Russian Foreign Minister Sergei Lavrov has said that Russia has "serious grounds" to believe that a chemical-weapons attack that occurred near Damascus last month was a provocation.
A report issued on September 16 by a team of UN inspectors found that there was "clear and convincing evidence" that chemical weapons were used "on a relatively large scale" against civilians, including children, in the August 21 attack near Damascus, which reportedly killed more than 1,400 people.
The report, however, assigned no responsibility.
Speaking after meeting with his French counterpart, Laurent Fabius, on September 17 in Moscow, Lavrov told reporters that the report does not answer all Russian questions about the attack.
"We have serious grounds to believe that this was a provocation [by the rebels], and [yet] some of our partners have categorically stated that only the [Syrian] regime could have been the one that used these chemical weapons," he said.
Lavrov instead called for "an impartial, objective, professional investigation of the events of August 21."
French Foreign Minister Laurent Fabius, however, maintained that the UN report was convincing.
"When it comes to the [UN chemical weapons investigator Ake] Sellstrom, the head of the UN inspectors, report, we think that this report, as UN Secretary-General Mr. Ban Ki-moon said, is a very accusatory document," he said. "If we look at the amount of sarin used, the targets and the equipment that was needed, and other aspects, then we have no hesitations that the Syrian regime is behind these attacks on August 21."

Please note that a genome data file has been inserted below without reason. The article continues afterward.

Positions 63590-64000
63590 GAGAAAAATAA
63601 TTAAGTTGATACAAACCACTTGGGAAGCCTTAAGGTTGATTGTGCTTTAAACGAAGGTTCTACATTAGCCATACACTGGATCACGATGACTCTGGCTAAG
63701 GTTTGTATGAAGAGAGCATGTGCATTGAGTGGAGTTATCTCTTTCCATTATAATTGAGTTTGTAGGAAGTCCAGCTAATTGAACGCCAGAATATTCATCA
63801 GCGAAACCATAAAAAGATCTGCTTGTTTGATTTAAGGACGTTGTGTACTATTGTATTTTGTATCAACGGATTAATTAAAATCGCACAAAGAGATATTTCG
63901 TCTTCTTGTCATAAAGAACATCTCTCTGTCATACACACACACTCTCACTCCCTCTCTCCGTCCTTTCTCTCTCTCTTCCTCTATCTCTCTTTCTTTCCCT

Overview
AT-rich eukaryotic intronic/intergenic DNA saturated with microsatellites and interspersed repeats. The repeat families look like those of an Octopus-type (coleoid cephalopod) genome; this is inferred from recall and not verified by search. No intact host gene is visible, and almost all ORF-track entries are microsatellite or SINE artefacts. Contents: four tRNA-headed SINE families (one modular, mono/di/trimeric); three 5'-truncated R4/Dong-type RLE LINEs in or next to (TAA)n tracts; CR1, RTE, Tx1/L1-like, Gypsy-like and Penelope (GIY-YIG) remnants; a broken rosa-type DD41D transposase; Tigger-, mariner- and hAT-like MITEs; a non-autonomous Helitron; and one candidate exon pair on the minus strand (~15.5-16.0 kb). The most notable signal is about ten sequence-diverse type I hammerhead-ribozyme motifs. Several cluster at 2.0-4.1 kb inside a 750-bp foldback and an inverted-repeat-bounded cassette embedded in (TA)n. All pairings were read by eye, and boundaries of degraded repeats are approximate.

Meanwhile, on September 17, the Western-backed Syrian National Coalition -- Syria's main opposition group -- demanded swift international action following the release of the UN report.
The coalition said in a statement that the document offered "damning and irrefutable evidence" and clearly shows that only the Syrian regime could have carried out the attack last month.
Lavrov reiterated on September 17 that a UN Security Council resolution to implement an agreement to strip Syria of its chemical weapons would not be drawn under Chapter 7 of the UN charter, which allows the use of force.
Lavrov said that, if Syria fails to cooperate, "then the UN Security Council will consider this situation."
U.S. Secretary of State John Kerry, who negotiated the agreement with Lavrov last week in Geneva, has said the deal "fully commits the United States and Russia to impose measures under Chapter 7 of the UN Charter in the event of noncompliance."
With reporting by Reuters, AFP, and AP